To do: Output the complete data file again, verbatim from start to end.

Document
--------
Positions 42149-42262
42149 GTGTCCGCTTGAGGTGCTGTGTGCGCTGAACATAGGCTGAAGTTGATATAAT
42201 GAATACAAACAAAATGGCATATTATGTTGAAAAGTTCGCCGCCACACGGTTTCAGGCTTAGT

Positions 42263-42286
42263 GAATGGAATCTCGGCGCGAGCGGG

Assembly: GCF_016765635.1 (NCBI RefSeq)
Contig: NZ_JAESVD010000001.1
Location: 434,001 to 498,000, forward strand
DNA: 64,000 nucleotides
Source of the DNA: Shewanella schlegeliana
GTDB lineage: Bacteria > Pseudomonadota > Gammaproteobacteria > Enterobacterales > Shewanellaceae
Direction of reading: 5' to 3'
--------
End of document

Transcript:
Positions 42149-42262
42149 GTGTCCGCTTGAGGTGCTGTGTGCGCTGAACATAGGCTGAAGTTGATATAAT
42201 GAATACAAACAAAATGGCATATTATGTTGAAAAGTTCGCCGCCACACGGTTTCAGGCTTAGT

Positions 42263-42286
42263 GAATGGAATCTCGGCGCGAGCGGG

Assembly: GCF_016765635.1 (NCBI RefSeq)
Contig: NZ_JAESVD010000001.1
Location: 434,001 to 498,000, forward strand
DNA: 64,000 nucleotides
Source of the DNA: Shewanella schlegeliana
GTDB lineage: Bacteria > Pseudomonadota > Gammaproteobacteria > Enterobacterales > Shewanellaceae
Direction of reading: 5' to 3'